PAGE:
Problem 1: Technology has disrupted the process of ‘elite socialization.’ The old institutional model is incapable of assimilating proportionately larger numbers of elite signalers into the elite political classes. Perceptions of ‘democracy’ decline and populism spreads as technology creates more and more ‘un-socialized’ global elites, better known as ‘political outsiders.’

Liberalism—in the classical sense of the term—is best described as a system of individual rights. The root word ‘liber,’ as related to ‘liberty,’ means ‘freedom.’ New technologies have liberated individuals in a way that is forcing elite republics to rethink how to maintain order. Before the current era of mass global interconnectivity, the response of elites to increased technology-driven liberty (telephones, trains, cars, etc.) in democracies was to expand participation and compete for votes. In autocracies, the impulse has historically been to restrict and repress.

That time is long gone. Thanks to the internet, things are now complexly interconnected all the way down to the individual level of analysis. This is what I referred to in class years ago as “the centripetal force of technological integration.”

Technological liberation of the masses touches far more than voter preferences. Social media unshackles individuals from the collective action problem in a way that does not acknowledge sovereign borders. The wide-ranging impacts of technological change always outpace incremental institutional change.

Existing democratic institutions are just not fit, flexible, or strong enough to cope with the impulses of ideologues, unfiltered and low-cost information campaigns, or the seductive nature of conspiracy theories. The future did knock, it unchained the people, and now elites must figure out how to reimpose order.

Problem 2: Technology has distorted traditional processes of ‘mass-socialization.’ Technological freedom creates vacuums in democracies that, absent institutional innovation, are filled by authoritarianism. In dictatorships the vacuums are now filled with incremental liberalism.

A world of roving bandits (including intellectual bandits like populists and conspiracy theorists) critically damages economic output, or what Mancur Olson referred to as the “encompassing interest.” Restricting elite circles and imposing authoritarianism is an easy way out that looks more and more like the way out. Indeed, this is what drives the current trend of ‘personalized’ power in China, Russia, Venezuela, and Egypt.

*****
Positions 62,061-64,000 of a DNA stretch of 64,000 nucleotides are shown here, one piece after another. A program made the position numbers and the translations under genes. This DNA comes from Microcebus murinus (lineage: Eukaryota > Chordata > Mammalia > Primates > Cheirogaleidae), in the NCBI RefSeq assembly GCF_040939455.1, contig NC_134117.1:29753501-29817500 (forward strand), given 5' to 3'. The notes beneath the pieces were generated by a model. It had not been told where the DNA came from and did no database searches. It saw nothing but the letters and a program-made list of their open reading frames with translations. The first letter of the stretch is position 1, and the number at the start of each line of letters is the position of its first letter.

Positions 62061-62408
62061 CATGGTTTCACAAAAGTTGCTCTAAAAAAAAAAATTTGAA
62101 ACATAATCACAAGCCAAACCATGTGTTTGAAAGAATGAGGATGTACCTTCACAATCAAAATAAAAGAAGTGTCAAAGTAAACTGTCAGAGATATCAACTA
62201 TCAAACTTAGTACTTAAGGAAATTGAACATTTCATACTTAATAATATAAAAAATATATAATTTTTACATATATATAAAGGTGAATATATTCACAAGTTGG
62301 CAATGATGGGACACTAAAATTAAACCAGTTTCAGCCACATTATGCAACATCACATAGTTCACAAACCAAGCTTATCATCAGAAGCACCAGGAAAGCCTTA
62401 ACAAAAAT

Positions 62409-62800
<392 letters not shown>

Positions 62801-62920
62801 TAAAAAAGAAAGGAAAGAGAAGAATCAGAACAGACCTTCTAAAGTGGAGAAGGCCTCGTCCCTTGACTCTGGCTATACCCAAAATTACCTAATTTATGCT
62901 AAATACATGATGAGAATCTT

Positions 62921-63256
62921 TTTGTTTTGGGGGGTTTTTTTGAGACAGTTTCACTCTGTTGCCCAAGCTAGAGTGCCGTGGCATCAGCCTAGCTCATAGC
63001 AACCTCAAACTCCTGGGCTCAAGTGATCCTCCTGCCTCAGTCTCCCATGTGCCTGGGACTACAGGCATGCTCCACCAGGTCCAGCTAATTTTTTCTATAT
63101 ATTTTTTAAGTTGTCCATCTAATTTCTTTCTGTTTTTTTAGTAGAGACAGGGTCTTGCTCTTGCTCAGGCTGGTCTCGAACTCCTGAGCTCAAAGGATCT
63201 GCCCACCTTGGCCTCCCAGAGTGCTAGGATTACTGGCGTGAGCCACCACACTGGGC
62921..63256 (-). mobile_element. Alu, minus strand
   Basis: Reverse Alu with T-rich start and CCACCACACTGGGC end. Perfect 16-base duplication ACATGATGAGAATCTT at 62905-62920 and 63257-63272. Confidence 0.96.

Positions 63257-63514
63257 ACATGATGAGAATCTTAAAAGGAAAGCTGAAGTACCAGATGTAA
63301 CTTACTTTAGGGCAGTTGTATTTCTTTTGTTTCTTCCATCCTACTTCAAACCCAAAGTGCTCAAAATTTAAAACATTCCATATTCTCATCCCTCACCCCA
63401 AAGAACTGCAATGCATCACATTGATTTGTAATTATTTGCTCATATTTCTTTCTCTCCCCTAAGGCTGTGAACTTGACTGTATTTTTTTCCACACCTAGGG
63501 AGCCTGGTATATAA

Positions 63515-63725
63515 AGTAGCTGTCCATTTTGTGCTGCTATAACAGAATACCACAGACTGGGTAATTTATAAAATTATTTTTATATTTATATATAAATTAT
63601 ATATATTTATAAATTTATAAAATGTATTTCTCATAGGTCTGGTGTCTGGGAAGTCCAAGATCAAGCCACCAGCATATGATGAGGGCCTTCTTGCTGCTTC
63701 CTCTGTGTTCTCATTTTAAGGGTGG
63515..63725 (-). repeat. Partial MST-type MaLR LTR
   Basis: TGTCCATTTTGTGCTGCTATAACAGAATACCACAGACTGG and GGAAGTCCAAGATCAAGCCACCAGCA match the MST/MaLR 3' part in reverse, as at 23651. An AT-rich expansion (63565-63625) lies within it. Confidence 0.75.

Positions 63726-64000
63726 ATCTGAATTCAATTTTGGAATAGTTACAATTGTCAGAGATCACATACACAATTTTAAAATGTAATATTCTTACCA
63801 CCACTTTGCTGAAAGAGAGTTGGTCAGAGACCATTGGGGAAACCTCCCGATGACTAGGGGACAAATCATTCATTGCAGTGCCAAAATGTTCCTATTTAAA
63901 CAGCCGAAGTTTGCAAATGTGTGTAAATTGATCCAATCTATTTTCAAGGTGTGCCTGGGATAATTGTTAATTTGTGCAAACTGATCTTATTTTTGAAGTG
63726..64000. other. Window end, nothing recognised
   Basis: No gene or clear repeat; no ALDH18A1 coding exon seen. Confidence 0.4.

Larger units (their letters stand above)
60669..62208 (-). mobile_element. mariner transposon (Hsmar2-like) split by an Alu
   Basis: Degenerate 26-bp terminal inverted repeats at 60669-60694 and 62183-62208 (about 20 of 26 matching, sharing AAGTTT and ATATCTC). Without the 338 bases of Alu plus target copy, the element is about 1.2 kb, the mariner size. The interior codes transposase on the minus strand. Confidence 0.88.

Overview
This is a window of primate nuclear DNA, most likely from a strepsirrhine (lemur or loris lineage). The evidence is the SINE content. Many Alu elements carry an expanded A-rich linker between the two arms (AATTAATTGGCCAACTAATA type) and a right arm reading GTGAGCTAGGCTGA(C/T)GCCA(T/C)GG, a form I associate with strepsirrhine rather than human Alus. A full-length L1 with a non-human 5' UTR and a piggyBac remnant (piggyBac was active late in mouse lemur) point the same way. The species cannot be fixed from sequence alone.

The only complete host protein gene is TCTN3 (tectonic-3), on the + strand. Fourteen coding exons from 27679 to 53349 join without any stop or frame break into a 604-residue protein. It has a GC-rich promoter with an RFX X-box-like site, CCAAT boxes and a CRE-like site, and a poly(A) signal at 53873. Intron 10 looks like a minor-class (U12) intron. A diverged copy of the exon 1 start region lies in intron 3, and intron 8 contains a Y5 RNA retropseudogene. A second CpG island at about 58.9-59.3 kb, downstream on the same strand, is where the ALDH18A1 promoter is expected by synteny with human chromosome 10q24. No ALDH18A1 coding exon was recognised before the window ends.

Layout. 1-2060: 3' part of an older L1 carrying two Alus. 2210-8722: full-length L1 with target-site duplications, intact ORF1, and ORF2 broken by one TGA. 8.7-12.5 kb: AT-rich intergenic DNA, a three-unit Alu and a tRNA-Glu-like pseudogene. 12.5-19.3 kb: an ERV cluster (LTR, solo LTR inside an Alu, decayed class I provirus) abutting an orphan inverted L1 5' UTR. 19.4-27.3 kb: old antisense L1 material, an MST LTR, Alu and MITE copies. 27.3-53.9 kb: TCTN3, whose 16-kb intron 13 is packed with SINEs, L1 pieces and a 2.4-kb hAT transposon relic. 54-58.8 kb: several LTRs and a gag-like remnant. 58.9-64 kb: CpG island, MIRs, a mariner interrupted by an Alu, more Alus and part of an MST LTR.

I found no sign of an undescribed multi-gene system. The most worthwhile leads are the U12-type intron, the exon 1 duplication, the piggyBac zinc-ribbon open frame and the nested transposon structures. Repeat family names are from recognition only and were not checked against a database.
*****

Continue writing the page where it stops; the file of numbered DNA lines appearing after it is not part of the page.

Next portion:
In autocracies there is already a monopoly on power, so all dictators have to do is build institutions that will grant and govern limited individual rights—liberalism—yet conserve strict maintenance of their spread and activity. This idea forms the basis of China’s censorship regime and its new ‘social credit rating’ system.

In democracies, elites have choices. They can kill the democratic republic in the name of order— as populists would do—or unite to defend and modernize the system that created their collective power. The people do have some say, but understandably the choices have not been all that great as of late.

Absent new institutional frameworks to manage the political assault of modern technology, it is likely that elites and identity groups in democracies will continue pushing their followers to use the rules-based system against itself by voting for increasingly idiosyncratic populist agendas.

In Federalist 51 James Madison warned that “ambition must be made to counteract ambition.” This is a guiding principle best suited for democracies, but if the current system is to be saved it is up to elites to work together on a larger project of expanding their own ranks, whilst retaining their own ambitions, and accounting for larger technological and demographic change.

If elites choose to roll in the mud with populists and authoritarians, then God help us all. As a new (maybe still aspiring?) member of the elite classes, I hope to offer constructive ideas that will help ensure that my children enjoy the liberty and democracy that allowed me to climb the ladder.

 

Clay R. Fuller is a Jeane Kirkpatrick Fellow at the American Enterprise Institute where he studies authoritarian regimes. You can follow him on Twitter @clayrfuller